A few feet inside the unassuming front door at Science Corp. in Alameda, California, lies a brightly lit room with large, transparent windows. On a late November afternoon, three gowned surgeons carefully circle a New Zealand white rabbit laid out on an ocean-blue cloth. About a month prior, the rabbit — named Leela, after Futurama’s one-eyed heroine — received an injection through the white of her eyeball.
Just outside the surgery room, Max Hodak, the CEO of Science Corp., stands in jeans and a black hoodie, cradling a laptop in the crook of his arm. The presentation on his screen shows a small device, about the size of a penny, attached to a thin tail of wiring. It’s a device he hopes can restore a critical sense and help the blind see again. It doesn’t look like much — a miniature city of electronics attached to a microLED display just 2mm square — but it doesn’t have to.
The prosthesis he’s showing off is known as the Science Eye, and once it’s been proved safe and effective, it’ll be implanted on top of, and inside, the eyeballs of human patients suffering from diseases where the eye’s light-sensing cells have died. The idea is to coax other cells within the eye to receive and translate light signals. The device was unveiled as the biotech exited stealth on Nov. 21 last year.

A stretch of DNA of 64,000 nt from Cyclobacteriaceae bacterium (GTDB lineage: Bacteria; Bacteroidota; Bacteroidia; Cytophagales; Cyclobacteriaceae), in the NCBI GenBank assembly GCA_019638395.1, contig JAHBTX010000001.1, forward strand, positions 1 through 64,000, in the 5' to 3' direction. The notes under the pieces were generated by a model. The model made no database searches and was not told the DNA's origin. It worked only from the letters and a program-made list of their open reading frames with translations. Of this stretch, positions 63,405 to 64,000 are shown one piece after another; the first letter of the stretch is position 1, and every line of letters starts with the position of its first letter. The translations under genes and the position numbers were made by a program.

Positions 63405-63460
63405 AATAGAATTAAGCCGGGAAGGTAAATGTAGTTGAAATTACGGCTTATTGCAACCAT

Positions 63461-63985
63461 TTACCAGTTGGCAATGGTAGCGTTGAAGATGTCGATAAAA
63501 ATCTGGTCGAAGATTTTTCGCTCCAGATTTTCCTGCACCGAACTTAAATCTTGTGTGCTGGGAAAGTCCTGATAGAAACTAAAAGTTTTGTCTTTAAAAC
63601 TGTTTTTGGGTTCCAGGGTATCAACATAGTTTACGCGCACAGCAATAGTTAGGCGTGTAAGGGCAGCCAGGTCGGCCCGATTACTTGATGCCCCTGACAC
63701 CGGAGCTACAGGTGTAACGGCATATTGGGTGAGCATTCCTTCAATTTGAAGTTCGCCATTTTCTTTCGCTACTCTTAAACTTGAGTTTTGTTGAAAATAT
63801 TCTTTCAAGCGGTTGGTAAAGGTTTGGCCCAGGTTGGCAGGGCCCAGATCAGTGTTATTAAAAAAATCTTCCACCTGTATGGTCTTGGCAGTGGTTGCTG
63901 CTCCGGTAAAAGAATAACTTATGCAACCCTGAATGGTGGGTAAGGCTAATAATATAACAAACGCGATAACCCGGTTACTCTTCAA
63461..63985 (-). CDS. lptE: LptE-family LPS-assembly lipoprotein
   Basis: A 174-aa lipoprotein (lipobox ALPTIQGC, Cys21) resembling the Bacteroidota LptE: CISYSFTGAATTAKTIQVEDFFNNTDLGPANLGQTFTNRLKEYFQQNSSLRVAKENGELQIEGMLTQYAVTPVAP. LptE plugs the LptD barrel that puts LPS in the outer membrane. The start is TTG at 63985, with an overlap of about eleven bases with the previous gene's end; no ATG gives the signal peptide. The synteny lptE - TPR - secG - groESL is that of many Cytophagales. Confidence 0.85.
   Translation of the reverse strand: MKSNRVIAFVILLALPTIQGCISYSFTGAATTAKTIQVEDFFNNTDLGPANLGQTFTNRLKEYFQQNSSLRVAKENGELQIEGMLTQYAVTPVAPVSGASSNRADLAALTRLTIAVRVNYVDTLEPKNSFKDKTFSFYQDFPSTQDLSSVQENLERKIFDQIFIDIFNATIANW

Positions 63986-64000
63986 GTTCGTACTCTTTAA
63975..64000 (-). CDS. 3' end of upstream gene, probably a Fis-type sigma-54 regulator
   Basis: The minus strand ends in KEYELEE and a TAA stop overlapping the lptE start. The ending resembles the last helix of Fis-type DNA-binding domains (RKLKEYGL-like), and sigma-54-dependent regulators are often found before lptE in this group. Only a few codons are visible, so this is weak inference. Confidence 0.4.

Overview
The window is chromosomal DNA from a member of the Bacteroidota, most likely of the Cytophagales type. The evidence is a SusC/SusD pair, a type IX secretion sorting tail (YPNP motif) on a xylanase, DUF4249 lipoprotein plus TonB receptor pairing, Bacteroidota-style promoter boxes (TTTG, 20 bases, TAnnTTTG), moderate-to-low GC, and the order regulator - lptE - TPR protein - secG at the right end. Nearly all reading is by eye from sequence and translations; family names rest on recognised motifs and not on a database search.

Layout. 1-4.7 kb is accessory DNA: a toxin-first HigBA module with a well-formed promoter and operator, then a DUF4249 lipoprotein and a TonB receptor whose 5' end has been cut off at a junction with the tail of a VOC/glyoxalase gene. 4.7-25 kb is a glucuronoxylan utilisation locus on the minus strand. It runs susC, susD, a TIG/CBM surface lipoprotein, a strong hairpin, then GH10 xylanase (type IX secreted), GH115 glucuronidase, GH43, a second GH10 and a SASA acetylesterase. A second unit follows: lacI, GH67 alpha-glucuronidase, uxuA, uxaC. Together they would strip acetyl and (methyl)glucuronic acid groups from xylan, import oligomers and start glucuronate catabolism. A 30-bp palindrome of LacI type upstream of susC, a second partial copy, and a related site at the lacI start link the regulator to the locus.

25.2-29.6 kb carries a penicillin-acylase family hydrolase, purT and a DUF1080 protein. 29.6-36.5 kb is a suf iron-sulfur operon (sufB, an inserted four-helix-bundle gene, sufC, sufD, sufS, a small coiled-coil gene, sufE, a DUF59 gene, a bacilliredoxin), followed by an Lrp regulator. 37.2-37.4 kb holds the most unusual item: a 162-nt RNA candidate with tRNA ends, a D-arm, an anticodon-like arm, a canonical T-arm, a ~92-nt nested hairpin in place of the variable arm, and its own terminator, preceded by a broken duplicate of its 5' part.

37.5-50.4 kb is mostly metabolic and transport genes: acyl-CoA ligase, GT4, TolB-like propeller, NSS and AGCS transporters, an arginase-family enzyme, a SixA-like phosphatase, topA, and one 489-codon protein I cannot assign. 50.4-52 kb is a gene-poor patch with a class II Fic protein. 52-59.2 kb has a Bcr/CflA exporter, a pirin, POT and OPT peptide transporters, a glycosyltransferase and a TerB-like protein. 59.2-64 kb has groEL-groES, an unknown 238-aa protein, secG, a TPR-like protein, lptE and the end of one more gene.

It had been a busy morning for Hodak, but an air of quiet optimism suffused the Science facility during my visit. In the months since, the company’s first scientific paper was uploaded to bioRxiv, a repository for preprint scientific articles, describing the extensive foundational work Science Corp. has undertaken, including demonstrating how its technology works in rabbits like Leela, and readying it for future trials to test its vision-restoring capabilities.
As I stand with Hodak outside the surgery, he runs through images on his laptop, pointing out the form factor of the Science Eye and how many pixels the team has been able to jam into the device’s wafer-thin microLED. The number stands at an impressive 16,000, allowing for a resolution he says is about “eight times better than an iPhone 13.” He shows off a brief demo of the kind of “vision” someone with a Science Eye might have. Red pixels dance around a screen, recapitulating a view of a street and a human waving their hands.
The microLED device, which Science calls FlexLED, is just one component of the Science Eye. For it to restore even this form of vision to patients, the Science team first needs to deliver a gene to a specific region of the eye and demonstrate it can generate electrical signals in the regions of the brain responsible for controlling sight. That’s where Leela comes in.
While Hodak and co-founder Alan Mardinly explain the process to me, behind them, Leela’s eyeball is carefully being removed from its socket.